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Image by Aga Putra


Specialty tea tasting is one of the most rewarding experiences a person can have. It is not only perceptually satisfying, but also fun to play around with different brewing, aging, and roasting techniques. Similar to coffee, there are various methods and equipment for brewing and roasting. Similar to wine, tobacco, and whiskey, aging tea is a fascinating transformation process of flavors and mouthfeel. The combination of these dimensions makes tea tasting an endless journey to explore for both tea enthusiasts and professionals.

At the most general level, tea tasting can and should be split up into two dimensions: perception and evaluation. Perception refers to what one perceives exclusively through senses: appearance, odor, taste, and mouthfeel. Evaluation refers to the judgment one makes regarding the aesthetic property of the tea, such as the balance and style of the tea. Perception without evaluation gives an unorganized list of sensations, while evaluation without perceptive descriptions gives vague and abstract assessment at best.

We here offer a very brief introduction to Taiwanese specialty tea tasting, from brewing methods, and equipment, to facts about tea cultivars, plantations, and culture. Taiwan is one of the most well-known oolong-producing countries. Two main developments in oolong processing techniques set Taiwan apart from other oolong-producing regions around the world: the lightly oxidized PaoTsiong 包種茶 and insect-bitten tea 著蜒/蜜香茶. Also, the tea roasting technique in Taiwan was inherited from south-east China more than 150 years, and it has developed into its own style and has become an important part of Taiwanese tea culture. Tea brewing methods, teawares, and tea tasting methods co-evolved with the development of tea, leading to the unique tea tasting culture in Taiwan which needs to be introduced in its own right. Therefore, here we will focus exclusively on tasting Taiwanese specialty tea, especially types of semi-oxidized tea.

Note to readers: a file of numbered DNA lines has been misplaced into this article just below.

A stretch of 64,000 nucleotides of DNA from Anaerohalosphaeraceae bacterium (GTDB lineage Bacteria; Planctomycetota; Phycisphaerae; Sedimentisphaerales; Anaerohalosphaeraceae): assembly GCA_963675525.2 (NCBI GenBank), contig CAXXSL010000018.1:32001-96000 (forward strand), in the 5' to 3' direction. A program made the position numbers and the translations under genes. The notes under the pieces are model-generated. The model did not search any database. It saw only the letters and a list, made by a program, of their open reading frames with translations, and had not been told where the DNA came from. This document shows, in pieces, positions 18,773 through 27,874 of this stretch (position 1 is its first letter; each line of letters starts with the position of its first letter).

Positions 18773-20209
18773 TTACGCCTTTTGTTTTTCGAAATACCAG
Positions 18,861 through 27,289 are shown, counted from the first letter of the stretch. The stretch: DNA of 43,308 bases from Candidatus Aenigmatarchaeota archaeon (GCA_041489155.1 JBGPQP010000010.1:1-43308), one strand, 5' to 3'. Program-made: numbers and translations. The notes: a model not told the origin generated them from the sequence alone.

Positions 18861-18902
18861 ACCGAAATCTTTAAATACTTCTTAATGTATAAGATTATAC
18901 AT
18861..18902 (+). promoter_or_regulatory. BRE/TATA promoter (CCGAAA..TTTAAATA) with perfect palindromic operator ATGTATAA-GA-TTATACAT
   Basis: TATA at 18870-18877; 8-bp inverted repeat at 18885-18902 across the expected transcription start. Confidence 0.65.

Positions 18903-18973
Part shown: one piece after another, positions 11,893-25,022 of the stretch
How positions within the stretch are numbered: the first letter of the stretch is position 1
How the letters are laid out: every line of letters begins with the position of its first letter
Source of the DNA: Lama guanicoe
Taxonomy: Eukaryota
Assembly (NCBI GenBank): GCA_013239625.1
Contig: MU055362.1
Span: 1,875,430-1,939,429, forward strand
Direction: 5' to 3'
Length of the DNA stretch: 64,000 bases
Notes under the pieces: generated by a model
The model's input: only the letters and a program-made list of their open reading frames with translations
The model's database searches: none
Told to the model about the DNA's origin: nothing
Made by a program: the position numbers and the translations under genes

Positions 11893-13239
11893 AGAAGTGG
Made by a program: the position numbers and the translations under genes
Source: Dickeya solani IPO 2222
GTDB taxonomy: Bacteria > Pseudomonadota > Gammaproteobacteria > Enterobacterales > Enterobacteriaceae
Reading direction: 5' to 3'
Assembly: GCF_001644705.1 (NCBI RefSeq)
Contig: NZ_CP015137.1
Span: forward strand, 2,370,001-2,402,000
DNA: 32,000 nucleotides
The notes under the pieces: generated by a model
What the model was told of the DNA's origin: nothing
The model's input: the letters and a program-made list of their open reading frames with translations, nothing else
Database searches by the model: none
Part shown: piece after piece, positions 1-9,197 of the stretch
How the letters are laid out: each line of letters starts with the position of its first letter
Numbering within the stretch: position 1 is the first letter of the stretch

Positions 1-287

There are two general ways one tastes tea: tea tasting in a tea ceremony, and systemized analytic tasting. One might be tempted to think that analytic tasting is more scientific and therefore more valuable than tasting in a tea ceremony. In our opinion, this is not entirely true. In an analytic tasting, the aim is to figure out how a tea actually tastes; in a tea ceremony, the aim is to construct a context, such as choosing the right teawares and setting up the right environment, to make the taste of tea as good as possible. While analytic tea tasting is in a way more static, tea tasting in the tea ceremony is more dynamic. Both can be very rigorous and helpful for our understanding of the tea we taste.

We will start in Section One with the taxonomy of semi-oxidized teas in Taiwan in order to give a rough picture of what kinds of tea will be covered by this article. As will be apparent, semi-oxidized teas are a very large category of tea, and the generalization of the taste of oolong should always be made with caution. Some semi-oxidized teas may taste very much like Green Tea, while some may taste like Black Tea or PuEr 普洱茶.

In Section Two, tea tasting in a tea ceremony will be introduced. This section will be mainly about our personal procedure of tea making in a tea ceremony. Our procedure is surely not the orthodox way, if such a thing exists, of tea making in Taiwan. However, we find such a procedure very helpful in the way that one can fully appreciate the potential of a tea following such guidelines. In Taiwan, it is very common to see that a large number of considerations not directly relevant to tea tasting have been fabricated into the procedure of the tea ceremony. These additional aesthetics, philosophical, or mythical considerations of tea usually distract us from tea tasting than helping us to understand the tea we taste.

Since the discussions of sensation and evaluation of tea work for both ceremonial and analytic tea tastings, such discussions will be presented in Sections Three and Four in the hope that readers can follow the discussion more easily. Such an arrangement, therefore, should not be seen as the advocation for the separation of ceremonial tea tasting from the perceptive and evaluative aspects of tea. In fact, knowledge of analytic tea tasting can be helpful for ceremonial tea tasting.

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